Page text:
"I collect spores, molds, and fungus."

  13. So a battered trunk under the bed full of stuff that nobody but you can even read, and even you probably don't is better because? Maybe I'm just another crazy guy named Joshua, but I love the fact that if I want to find my write-up of Drowleks, I just ask Google. If I want to find that list of 20 Treasures for Encounter Critical, Google finds it for me in Jeff Rients' blog.

    Now, I think there is something to the notion that if it wasn't posted within the past few months, it tends to get overlooked if you aren't specifically trying to find it, but zines are even worse in that regard. Still, it's worth thinking about ways to counter that. In my blog I have a featured post section, where I put my personal favorite posts, and Alexis' suggestion of showing top by month is a good one too.

    One thing that might be interesting is to encourage people to do something along the lines of Twitter's #FollowFriday, only have it be once a week post five links in your blog to posts from the past from other people's blogs, to get some traffic for things that you thought were cool. Maybe Time Travel Tuesday?

  14. @All Hands
    Like all who put their writing out in public, of course, I want people to read my stuff--especially where I think I'm putting my best foot forward. But it's less about whether those posts are being read by a large enough audience and more about how much truck the ideas, conversations, and gameable material have over time. Ones down here in the blogosphere seem to float away much quicker and easier than I am used to in print media (but less so than radio and TV).

    With all my time pressures writing is now a zero-sum experience for me. Granted the gaming blogging is much pleasanter and dare I say “fun” than many other places I have put that energy, but the cost-benefit still hangs over me.

    It's also wrapped up in my personal feelings about reading print works over electronic. The whole package of the former trumps the latter. I can read hundreds of pages at a sitting with print, I bounce around reading a page here, a paragraph there online.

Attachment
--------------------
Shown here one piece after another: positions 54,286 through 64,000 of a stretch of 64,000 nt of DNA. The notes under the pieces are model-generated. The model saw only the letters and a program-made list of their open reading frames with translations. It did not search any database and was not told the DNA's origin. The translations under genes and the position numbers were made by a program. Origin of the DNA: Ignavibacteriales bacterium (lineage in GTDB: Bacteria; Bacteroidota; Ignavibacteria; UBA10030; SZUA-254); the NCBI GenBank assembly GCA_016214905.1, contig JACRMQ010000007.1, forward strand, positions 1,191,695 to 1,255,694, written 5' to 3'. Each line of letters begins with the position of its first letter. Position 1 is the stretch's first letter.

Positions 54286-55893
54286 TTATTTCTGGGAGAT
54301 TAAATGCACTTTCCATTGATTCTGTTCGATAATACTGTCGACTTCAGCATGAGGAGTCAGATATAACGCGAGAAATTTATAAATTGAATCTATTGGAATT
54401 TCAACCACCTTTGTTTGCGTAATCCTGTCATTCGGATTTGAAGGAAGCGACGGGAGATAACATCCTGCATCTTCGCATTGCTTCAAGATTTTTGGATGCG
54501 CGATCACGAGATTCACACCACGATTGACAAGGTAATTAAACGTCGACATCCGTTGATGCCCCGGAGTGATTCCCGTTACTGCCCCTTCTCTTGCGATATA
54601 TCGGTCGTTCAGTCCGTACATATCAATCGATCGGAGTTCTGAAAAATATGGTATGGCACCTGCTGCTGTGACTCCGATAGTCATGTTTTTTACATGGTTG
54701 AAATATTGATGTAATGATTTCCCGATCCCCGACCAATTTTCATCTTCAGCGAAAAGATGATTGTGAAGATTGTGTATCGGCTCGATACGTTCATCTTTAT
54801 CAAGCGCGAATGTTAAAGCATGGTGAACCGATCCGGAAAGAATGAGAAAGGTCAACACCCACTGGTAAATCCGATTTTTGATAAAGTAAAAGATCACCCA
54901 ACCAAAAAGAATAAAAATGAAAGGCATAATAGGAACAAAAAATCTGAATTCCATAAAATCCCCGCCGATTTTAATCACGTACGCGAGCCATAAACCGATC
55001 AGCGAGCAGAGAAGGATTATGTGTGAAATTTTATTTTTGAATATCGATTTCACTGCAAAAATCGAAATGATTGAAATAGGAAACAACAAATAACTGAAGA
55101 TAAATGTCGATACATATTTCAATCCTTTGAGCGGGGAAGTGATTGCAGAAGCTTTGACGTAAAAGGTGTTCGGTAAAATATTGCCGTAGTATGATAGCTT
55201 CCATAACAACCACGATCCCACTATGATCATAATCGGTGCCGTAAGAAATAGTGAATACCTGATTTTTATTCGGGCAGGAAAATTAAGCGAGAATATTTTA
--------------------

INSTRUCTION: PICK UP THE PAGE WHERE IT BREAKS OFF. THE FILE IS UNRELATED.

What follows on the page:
Yeah eventually e-readers and other devices will catch up to bridge the gap some. There will be a point likely that I will feel as comfortable reading one of them newfangled devices as I do reading a well-thumbed paperback, but it ain't here now. (I have a Kindle that I use so don't take me as a pure Luddite.)

    But it will be a long time in coming before it replaces a bundle of letters.

  15. @Beedo
    Maybe I've internalized the learning and no longer need to remember the source, or maybe I've forgotten the lesson in the first place. Couldn't say, because whatever nugget I picked up is lost in cyberspace amidst thousands of posts on hundreds of blogs. Melted into air...

    There are a tiny handful of people I know who are unique enough thinkers to definitively say they know exactly where their ideas start and others leave off (there are many more who claim that mantle who are mired in self-deception about our lives as social animals).

    The rest of us have to constantly navigate between the places where we stand on other's shoulders and where we are rocking our own ideas. The rapid speed-up of the Internet “news-cycle" I think translates into the fact that when you are reading a lot of other blogs and writing frequently it just gets worse. The blend becomes harder to distinguish as you flip around between hundreds of sources—the expansion Trey is referring to--rather than a dozen.

    Part of me really digs that expansion even that muddle. Whatever my feelings about print, I think the crowdsourcing of the Internet has its own virtues--and pitfalls—too.

    Man am gathering the the wool today. Isn't this a gaming blog?

    But on a practical side, yes it's just plain hard to find those damn posts. I keep wanting a vetted and edited Best Of volume of blog posts--problem being that I am fickle on what I read consistently.

    we use your LOTFP Random Starting Equipment Generator for just about every game.

    That's actually really good to hear, the most important thing really for a pragmatist like me.

    Do you think your work would feel more complete to you if you kept print copies of it?

    Yes and a lot more so if it was printed in a really satisfying format: well edited and with lots of gut-grabbing visuals from art to the paper itself.

  16. @Alexis
    This is why I cut you a major length of slack.

    Both practical suggestions I definitely plan on testing out. I like the sound of both of them.

    And no my services are free—in lieu of you burning down my house next time. Metaphorically speaking of course.

    I always feel a little guilty about your blog. I read it every time I see a new post on it and without fail enjoy them a good deal--but only comment about a fifth of the time (at best really). I have no idea if there is a similar number of readers doing the same here.